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Heritage Newsletter

Mazal Tov!


Mazal Tov to Avraham and Michelle Dimarsky on the birth of a baby girl! Mazal Tov to the grandparents and the entire family!

Shabbos Information

This week`s Torah chapter is Toldos

This Friday, November 9 Mincha will be at 4:20 PM

Candle lighting will be at 4:16 PM

Kidush is sponsored by Igor and Alla Stavnitser for all the November birthdays of their girls.

Starting this week we will be serving a gourmet Shalosh Seudos with gourmet Divrey Torah. Sponsorship is available.

Mincha on Shabbos, November 10 will be at 4:05 PM

Maariv will be at 5:15 PM

Shabbos ends at 5:25 PM

Parsha in a Nutshell

Isaac and Rebecca endure twenty childless years, until their prayers are answered and Rebecca conceives. She experiences a difficult pregnancy as the “children struggle inside her”; G‑d tells her that “there are two nations in your womb,” and that the younger will prevail over the elder.

Esau emerges first; Jacob is born clutching Esau’s heel. Esau grows up to be “a cunning hunter, a man of the field”; Jacob is “a wholesome man,” a dweller in the tents of learning. Isaac favors Esau; Rebecca loves Jacob. Returning exhausted and hungry from the hunt one day, Esau sells his birthright (his rights as the firstborn) to Jacob for a pot of red lentil stew.

In Gerar, in the land of the Philistines, Isaac presents Rebecca as his sister, out of fear that he will be killed by someone coveting her beauty. He farms the land, reopens the wells dug by his father Abraham, and digs a series of his own wells: over the first two there is strife with the Philistines, but the waters of the third well are enjoyed in tranquility.

Esau marries two Hittite women. Isaac grows old and blind, and expresses his desire to bless Esau before he dies. While Esau goes off to hunt for his father’s favorite food, Rebecca dresses Jacob in Esau’s clothes, covers his arms and neck with goatskins to simulate the feel of his hairier brother, prepares a similar dish, and sends Jacob to his father. Jacob receives his father’s blessings for “the dew of the heaven and the fat of the land” and mastery over his brother. When Esau returns and the deception is revealed, all Isaac can do for his weeping son is to predict that he will live by his sword, and that when Jacob falters, the younger brother will forfeit his supremacy over the elder.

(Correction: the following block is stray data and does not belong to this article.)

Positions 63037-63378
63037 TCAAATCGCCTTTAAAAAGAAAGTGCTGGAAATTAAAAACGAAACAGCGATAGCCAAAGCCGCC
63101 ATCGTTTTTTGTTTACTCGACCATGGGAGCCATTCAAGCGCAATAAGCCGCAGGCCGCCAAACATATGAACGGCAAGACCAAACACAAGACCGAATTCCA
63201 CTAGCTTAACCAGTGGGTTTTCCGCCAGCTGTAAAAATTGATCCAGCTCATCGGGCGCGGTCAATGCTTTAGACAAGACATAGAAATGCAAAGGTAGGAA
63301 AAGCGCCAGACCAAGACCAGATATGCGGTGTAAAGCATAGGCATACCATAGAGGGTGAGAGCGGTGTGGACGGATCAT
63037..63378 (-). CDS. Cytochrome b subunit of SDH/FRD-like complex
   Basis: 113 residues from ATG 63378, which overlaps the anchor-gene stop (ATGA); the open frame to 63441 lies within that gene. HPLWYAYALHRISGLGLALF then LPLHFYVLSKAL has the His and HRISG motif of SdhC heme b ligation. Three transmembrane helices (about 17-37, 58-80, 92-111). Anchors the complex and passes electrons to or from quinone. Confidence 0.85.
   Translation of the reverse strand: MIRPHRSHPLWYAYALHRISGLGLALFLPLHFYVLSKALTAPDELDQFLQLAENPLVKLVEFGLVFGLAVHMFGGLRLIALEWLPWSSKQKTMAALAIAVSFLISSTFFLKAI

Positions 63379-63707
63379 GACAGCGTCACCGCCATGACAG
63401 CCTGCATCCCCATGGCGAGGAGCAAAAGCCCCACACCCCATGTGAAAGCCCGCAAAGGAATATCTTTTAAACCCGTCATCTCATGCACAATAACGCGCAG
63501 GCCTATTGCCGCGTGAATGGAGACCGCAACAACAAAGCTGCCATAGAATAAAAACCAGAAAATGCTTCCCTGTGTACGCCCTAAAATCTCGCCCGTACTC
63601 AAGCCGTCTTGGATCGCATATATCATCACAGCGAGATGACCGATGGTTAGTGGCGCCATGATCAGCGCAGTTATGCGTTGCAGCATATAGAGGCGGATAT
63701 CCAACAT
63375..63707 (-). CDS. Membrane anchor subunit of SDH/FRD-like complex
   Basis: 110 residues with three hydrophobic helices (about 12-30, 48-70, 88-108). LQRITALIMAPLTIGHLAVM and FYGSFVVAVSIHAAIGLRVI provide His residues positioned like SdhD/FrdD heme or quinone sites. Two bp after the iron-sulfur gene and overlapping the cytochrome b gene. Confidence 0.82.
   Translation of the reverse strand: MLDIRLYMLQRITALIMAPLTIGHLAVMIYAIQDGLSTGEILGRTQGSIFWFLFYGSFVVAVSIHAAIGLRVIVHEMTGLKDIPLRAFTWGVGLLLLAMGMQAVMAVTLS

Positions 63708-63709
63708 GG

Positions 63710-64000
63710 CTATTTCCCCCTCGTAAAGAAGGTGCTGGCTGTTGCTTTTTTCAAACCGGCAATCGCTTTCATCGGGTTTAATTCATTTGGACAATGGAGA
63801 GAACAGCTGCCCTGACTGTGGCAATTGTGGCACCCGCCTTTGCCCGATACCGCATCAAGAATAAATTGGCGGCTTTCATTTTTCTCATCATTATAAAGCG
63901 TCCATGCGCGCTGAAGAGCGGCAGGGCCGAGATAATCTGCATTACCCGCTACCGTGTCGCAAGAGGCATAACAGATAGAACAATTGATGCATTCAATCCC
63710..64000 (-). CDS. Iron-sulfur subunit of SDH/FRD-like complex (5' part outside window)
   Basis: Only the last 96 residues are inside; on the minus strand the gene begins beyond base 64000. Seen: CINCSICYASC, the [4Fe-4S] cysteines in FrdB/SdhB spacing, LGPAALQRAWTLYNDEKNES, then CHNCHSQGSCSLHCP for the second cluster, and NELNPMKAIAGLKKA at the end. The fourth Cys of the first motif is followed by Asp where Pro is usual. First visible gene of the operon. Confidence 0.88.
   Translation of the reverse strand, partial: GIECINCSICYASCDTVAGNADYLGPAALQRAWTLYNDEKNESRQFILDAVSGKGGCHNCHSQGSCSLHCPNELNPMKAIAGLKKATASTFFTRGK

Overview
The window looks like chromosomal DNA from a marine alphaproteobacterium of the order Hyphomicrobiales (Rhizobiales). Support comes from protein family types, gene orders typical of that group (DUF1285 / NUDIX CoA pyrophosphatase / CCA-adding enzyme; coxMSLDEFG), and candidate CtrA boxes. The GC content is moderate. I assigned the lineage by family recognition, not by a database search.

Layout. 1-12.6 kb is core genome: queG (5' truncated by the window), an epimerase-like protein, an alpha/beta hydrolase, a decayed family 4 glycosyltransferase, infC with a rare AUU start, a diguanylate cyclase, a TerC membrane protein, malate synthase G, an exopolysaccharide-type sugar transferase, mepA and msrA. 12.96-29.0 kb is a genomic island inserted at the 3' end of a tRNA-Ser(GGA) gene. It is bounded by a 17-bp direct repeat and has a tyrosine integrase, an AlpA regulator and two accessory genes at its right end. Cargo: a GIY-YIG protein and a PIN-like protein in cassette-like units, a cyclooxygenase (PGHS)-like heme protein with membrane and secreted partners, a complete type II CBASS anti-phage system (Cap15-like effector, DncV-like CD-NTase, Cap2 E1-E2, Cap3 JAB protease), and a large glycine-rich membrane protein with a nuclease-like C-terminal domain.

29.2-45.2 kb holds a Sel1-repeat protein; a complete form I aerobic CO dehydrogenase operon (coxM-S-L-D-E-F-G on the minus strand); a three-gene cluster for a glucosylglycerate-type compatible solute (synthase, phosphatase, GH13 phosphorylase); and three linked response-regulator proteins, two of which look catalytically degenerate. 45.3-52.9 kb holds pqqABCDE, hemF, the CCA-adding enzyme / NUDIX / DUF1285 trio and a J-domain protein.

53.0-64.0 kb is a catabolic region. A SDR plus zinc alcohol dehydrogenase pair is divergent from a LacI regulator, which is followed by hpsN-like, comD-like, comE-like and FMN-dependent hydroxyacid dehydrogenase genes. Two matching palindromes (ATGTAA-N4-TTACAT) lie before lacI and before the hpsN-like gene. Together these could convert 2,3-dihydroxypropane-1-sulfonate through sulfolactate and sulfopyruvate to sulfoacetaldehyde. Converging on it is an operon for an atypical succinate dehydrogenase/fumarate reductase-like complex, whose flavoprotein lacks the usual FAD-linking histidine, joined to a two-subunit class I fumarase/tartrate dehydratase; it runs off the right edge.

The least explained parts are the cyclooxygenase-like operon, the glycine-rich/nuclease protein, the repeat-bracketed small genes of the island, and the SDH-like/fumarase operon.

Jacob leaves home for Charan to flee Esau’s wrath and to find a wife in the family of his mother’s brother, Laban. Esau marries a third wife—Machalath, the daughter of Ishmael.


Leah Stavnitser
November 8
Shayna Goykhman
November 10
Menashe Elkin
November 12
Sarah Gorelik
November 15
Ilya and Natasha Birman
November 10
Tzvi Hirsch Gleizer
Tzvi Hirsch ben Yaakov
November 15
Lyubov Gleizer
Leyba bas David
November 14
Alexander Indman
Sholom Ber ben Shlomo Meir
November 9
Alexander Ostromogilskiy
Israel ben Binyomin
November 14
Shabbos Halacha


Three Shabbat Meals

We are required to eat three Shabbat meals, as a rabbinic (d`rabanan) enactment to enjoy Shabbat (oneg Shabbat).

The first Shabbat meal must be at night and the remaining two must be during the day (the third meal must be eaten after halachic midday).

Friday night dinner and the first meal on Saturday are preceded by kiddush.

For the first two Shabbat meals, say ha`motzi over two complete loaves of bread, each of which is at least 1.3 fl. oz. in volume.

For the third meal, the ideal is to use two complete loaves of bread, but the requirement of eating the third meal can also be fulfilled by eating any food other than salt or water.


Shul safety

To insure safety and piece of mind please follow these rules all times: